Networks and collections
in Medical societies and scientific culture in nineteenth-century Belgium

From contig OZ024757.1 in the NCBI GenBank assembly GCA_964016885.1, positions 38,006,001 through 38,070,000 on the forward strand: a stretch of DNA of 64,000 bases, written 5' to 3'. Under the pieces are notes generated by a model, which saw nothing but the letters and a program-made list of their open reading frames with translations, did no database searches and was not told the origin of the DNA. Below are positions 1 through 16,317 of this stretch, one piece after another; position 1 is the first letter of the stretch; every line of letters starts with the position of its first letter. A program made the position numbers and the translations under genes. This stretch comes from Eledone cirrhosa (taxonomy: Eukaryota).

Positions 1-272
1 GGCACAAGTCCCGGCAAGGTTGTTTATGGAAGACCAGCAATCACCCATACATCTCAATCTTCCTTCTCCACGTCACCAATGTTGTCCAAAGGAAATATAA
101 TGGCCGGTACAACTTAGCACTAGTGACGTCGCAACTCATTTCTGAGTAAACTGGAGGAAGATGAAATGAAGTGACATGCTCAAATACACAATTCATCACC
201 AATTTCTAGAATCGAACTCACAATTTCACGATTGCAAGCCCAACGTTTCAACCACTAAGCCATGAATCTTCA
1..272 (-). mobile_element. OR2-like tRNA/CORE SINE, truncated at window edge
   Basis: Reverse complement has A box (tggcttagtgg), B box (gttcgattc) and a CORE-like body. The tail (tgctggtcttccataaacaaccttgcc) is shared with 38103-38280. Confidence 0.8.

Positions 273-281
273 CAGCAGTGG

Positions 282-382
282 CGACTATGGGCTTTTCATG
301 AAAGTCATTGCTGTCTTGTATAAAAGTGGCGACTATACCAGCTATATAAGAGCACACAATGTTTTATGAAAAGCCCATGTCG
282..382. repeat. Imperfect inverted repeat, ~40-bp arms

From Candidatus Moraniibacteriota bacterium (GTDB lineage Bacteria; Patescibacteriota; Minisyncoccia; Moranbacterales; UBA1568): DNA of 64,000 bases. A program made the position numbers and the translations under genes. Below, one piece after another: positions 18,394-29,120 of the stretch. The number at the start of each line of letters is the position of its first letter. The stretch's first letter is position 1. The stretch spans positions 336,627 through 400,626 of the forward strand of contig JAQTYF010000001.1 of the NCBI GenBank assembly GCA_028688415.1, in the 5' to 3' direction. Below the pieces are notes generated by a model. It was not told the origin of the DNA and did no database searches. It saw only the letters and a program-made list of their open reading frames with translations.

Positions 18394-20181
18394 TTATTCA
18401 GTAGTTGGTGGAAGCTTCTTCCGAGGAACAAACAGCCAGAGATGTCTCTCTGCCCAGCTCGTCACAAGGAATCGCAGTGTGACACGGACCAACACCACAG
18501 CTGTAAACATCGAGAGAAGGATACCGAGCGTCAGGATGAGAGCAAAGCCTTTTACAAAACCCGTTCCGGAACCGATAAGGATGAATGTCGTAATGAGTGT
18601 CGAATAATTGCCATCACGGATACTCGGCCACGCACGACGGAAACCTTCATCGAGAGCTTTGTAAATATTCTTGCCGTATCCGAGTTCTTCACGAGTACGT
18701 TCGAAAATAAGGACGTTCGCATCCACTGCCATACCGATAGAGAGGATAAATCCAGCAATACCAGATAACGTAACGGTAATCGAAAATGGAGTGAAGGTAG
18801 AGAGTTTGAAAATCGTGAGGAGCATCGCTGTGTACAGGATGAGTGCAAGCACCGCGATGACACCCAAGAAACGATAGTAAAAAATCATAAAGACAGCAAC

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This chapter highlights the role of medical societies in the circulation of anatomical objects. It shows how Belgian anatomists used societies to realize one of the most prestigious contemporary medical projects ‒ to give the young Belgian nation its own anatomical collections and traditions. Societies’ networks of correspondents allowed academics such as the Ghent professor Adolphe Burggraeve to expand their academic collections. By donating or presenting anatomical specimens, rural physicians or those from smaller cities received recognition for partaking in scientific study. In the second half of the nineteenth century, these networks changed. On the level of the participants, students and young researchers replaced private practitioners as the main providers of new specimens. In addition, an accurate scientific description was required from these providers to receive credit. Simply donating a specimen was no longer regarded as a sufficient contribution to the sciences. On the level of scientific standards, finally, the ideals of rarity, curiosity and aesthetics became superseded by accuracy and seriality ‒ a shift that reflected the growing importance of quantification in medicine as well as the rise of pathological anatomy as a scientific specialism.


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